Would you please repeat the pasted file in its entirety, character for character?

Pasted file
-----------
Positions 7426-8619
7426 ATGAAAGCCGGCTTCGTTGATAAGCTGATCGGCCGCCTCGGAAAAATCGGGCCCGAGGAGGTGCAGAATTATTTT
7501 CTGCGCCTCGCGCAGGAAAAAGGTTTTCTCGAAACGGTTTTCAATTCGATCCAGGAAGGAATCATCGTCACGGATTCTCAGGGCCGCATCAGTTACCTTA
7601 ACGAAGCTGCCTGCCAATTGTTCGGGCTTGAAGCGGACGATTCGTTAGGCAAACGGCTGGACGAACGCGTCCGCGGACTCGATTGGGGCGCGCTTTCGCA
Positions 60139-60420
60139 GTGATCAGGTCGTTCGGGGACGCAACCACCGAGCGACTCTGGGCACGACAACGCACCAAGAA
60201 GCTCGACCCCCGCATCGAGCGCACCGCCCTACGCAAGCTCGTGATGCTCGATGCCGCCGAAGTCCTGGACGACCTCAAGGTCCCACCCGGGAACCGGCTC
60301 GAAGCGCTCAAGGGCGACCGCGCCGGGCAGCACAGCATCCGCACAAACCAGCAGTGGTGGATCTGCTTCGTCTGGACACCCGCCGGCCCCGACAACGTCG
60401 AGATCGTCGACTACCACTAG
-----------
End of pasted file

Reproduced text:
Positions 7426-8619
7426 ATGAAAGCCGGCTTCGTTGATAAGCTGATCGGCCGCCTCGGAAAAATCGGGCCCGAGGAGGTGCAGAATTATTTT
7501 CTGCGCCTCGCGCAGGAAAAAGGTTTTCTCGAAACGGTTTTCAATTCGATCCAGGAAGGAATCATCGTCACGGATTCTCAGGGCCGCATCAGTTACCTTA
7601 ACGAAGCTGCCTGCCAATTGTTCGGGCTTGAAGCGGACGATTCGTTAGGCAAACGGCTGGACGAACGCGTCCGCGGACTCGATTGGGGCGCGCTTTCGCA
Positions 60139-60420
60139 GTGATCAGGTCGTTCGGGGACGCAACCACCGAGCGACTCTGGGCACGACAACGCACCAAGAA
60201 GCTCGACCCCCGCATCGAGCGCACCGCCCTACGCAAGCTCGTGATGCTCGATGCCGCCGAAGTCCTGGACGACCTCAAGGTCCCACCCGGGAACCGGCTC
60301 GAAGCGCTCAAGGGCGACCGCGCCGGGCAGCACAGCATCCGCACAAACCAGCAGTGGTGGATCTGCTTCGTCTGGACACCCGCCGGCCCCGACAACGTCG
60401 AGATCGTCGACTACCACTAG